The convention which framed the constitution, submitted it to the American people by a letter bearing the signature of George Washington, in which its character was defined with a steady hand in a clear light. "Individuals," said the convention, "entering into society, must give up a share of liberty to preserve the rest. The magnitude of the sacrifice must depend as well on situation and circumstances as on the object to be attained. In all our deliberations on this subject, the object which the convention has kept steadily in view was the consolidation of the Union, in which is involved our prosperity, felicity, safety, perhaps our national existence. This important consideration, seriously and deeply impressed on our minds, led each state in the convention to be less rigid on points of inferior magnitude than might have been otherwise expected." An analysis of the constitution, especially including its amendment, justifies this declaration, that the points on which liberality of concession to property was exercised, were only those of inferior magnitude, and that neither prosperity, felicity, safety nor national existence, was intended to be put at hazard for the preservation of a mere remnant or shadow of liberty. The people, speaking in the constitution, declared their high objects in that great transaction in words simple, majestic and comprehensive, "to form a perfect Union, establish justice, insure domestic tranquillity, provide for the common defense, promote the general welfare, and secure the blessings of liberty to ourselves and to our posterity." They boldly and directly laid the axe to the roots of privileges and of classes, they broke the very mainsprings of aristocracy, or at least they attempted to do so, by ordaining that "no title of nobility shall be granted by the United States, or by any state;" and that "congress shall make no law respecting an

establishment of religion, or prohibiting the free exercise thereof.” Although the people well knew that nearly every fourth person in the new republic was actually a slave, and that perhaps one of every twenty persons was a slaveholder-and so they well understood the existence among themselves of caste and class-yet they pertinaciously refused to recognize either, and, on the contrary, treated of all the subjects of the government, under the common and promiscuous description of "persons," thus confounding classes and recognizing only men. While they aimed at an ultimate extinction of that caste, and the class built upon it, by authorizing congress to prohibit the importation of "persons" who were slaves, after 1808, and to tax it severely in the meantime, and while they necessarily left to the individual states the management of the domestic relations of all classes and castes existing therein, they especially declared what should be the rights and relations of all "persons," so far as they were to be affected by the action of the federal government which they were establishing. "The privilege of the writ of habeas corpus shall not be suspended, unless, when, in case of rebellion or invasion, the public security shall require it." "No bill of attainder or ex post facto law shall be passed." "No capitation or other direct tax shall be laid, unless in proportion to the census." "The United States shall guaranty to every state in the Union a republican form of government." "The right of the people to keep and bear arms shall not be infringed." "The right of the people to be secure in their persons, houses, papers and effects, against unreasonable searches and seizures, shall not be violated." They ordained "trial by jury,” prohibited "excessive bail and excessive fines, and cruel and unusual punishments," and "reserved to the states and to the people all the powers of government not expressly delegated to the United States."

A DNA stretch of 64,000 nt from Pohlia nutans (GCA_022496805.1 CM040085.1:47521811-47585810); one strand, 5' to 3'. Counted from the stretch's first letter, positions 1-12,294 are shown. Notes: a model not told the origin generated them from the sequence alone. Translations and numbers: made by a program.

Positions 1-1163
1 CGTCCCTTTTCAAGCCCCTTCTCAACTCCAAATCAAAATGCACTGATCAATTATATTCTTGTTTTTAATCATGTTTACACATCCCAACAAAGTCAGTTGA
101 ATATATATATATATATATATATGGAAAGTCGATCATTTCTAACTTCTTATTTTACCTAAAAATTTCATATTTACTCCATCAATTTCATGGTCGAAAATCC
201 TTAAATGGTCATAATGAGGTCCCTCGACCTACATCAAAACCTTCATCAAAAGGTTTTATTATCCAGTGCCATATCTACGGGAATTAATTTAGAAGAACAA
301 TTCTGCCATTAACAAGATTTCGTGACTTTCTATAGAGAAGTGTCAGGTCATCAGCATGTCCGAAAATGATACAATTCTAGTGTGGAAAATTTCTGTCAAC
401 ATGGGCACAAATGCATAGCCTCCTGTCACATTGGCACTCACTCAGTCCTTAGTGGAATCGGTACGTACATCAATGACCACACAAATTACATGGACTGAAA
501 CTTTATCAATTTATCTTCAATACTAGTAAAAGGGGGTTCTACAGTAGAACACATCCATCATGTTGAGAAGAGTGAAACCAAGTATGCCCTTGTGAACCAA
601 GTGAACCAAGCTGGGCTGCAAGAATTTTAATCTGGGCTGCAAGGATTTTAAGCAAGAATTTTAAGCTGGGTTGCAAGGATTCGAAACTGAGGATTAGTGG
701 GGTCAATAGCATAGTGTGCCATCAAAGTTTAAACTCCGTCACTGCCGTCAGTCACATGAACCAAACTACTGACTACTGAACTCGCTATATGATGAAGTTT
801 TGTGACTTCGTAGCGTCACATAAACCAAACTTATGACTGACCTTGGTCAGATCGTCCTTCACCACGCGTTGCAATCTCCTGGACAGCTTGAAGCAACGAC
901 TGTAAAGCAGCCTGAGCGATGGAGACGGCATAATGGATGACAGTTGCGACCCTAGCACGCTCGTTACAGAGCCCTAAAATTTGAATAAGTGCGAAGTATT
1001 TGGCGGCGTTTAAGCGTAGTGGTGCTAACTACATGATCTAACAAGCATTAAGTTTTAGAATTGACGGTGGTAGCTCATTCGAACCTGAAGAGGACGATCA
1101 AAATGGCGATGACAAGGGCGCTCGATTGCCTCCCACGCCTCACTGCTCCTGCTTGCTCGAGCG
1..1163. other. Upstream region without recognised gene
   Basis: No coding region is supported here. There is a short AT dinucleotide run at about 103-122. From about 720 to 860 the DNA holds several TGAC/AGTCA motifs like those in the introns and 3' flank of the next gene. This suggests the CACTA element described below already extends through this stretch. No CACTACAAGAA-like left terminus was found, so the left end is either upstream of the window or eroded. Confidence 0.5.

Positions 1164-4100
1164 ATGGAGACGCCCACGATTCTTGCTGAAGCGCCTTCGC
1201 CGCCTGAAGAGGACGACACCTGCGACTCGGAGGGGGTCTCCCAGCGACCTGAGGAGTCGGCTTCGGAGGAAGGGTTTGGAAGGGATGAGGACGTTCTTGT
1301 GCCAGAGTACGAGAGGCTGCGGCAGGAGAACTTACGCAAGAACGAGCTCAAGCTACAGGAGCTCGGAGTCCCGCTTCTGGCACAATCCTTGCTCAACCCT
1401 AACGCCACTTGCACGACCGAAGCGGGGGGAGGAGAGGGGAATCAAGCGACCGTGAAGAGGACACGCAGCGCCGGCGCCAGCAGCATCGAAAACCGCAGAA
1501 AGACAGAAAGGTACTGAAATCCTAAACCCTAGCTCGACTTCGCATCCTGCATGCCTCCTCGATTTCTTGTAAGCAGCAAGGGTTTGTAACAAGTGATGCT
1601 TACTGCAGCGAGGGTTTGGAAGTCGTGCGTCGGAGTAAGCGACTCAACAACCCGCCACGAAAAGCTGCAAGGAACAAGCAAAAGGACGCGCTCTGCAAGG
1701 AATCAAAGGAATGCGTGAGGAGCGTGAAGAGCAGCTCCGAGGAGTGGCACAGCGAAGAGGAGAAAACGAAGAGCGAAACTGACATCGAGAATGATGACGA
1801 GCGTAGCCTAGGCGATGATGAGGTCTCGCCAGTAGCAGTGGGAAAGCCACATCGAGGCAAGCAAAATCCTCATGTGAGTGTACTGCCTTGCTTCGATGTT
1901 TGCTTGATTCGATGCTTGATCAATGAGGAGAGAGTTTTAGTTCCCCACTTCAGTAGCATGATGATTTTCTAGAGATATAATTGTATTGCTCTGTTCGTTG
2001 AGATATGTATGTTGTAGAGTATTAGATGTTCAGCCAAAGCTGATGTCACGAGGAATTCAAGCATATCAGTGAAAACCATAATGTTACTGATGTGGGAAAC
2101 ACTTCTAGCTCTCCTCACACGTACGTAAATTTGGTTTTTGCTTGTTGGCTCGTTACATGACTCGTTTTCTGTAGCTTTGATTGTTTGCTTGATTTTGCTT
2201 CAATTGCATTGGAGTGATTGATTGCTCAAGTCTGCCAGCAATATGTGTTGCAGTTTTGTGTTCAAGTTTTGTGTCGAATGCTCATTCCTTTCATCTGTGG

Among these broad and comprehensive reservations of liberty, only two inferior and guarded stipulations were made with the slaveholding class—namely, that "no person held to service or labor in one state, under the laws thereof, escaping into another, shall, in consequence of any law or regulation therein, be discharged from such service or labor, but shall be delivered up, on claim of the party to whom such service or labor may be due;" and that "representatives and taxes shall be apportioned among the several states which shall be included within this Union, according to their respective numbers, which shall be determined by adding to the whole number

of free persons, including those bound to service for a term of years, and excluding Indians not taxed, three-fifths of all other persons."

It is manifest that congress cannot, without violating the rights of the people reserved by their constitution, grant any favor or privilege or advantage to the slaveholding class, or even ordain or permit slavery to exist within the exclusive sphere of the federal jurisdiction. The spirit of the Declaration of Independence and of...... the constitution of the United States, thus flagrantly hostile to classes, and especially to the slaveholding class, entered largely into the contemporaneous constitution and laws of most of the states. All of them established republican forms of government. Most of them asserted the political equality of men. All of them prohibited orders of nobility and ecclesiastical classes, estates in mortmain, and estates by primogeniture. Seven states immediately or speedily prohibited slavery, and all of the others earnestly debated the same great and benign reform. Finally, though unable thus early to abolish slavery in six of the states where it already existed, the people in the revolutionary congress effectually provided for excluding it forever in that part of the national domain which laid north west of the Ohio, and in the states which were thereafter to be established there.

I think, fellow citizens, that I have shown to your abundant satisfaction that such a direction of the administration to the establishment and aggrandizement of the slaveholding class, as I have charged, if it indeed exists, is a perversion of the constitution of the United States.

Seventy years of our national history have been fulfilled. Fix your attention for a moment now on the slaveholding class, as it now exists. Although it has been abolished by state legislation in seven of the first thirteen states, and although nine free states which exclude it have since been admitted into the Union, yet the slaveholding class nevertheless stands erect and firm in fifteen of the present thirty-one states, numbering three hundred and forty-seven thousand "persons," on the basis of three millions two hundred and four thousand other "persons" held to labor or service by the laws thereof, valued at twelve hundred millions of dollars, combined practically with all the real estates in those states. This class spreads itself on the one bank of the Mississippi to the Kansas river, and on the other to the Ohio, and along the Atlantic coast from the banks VOL. IV.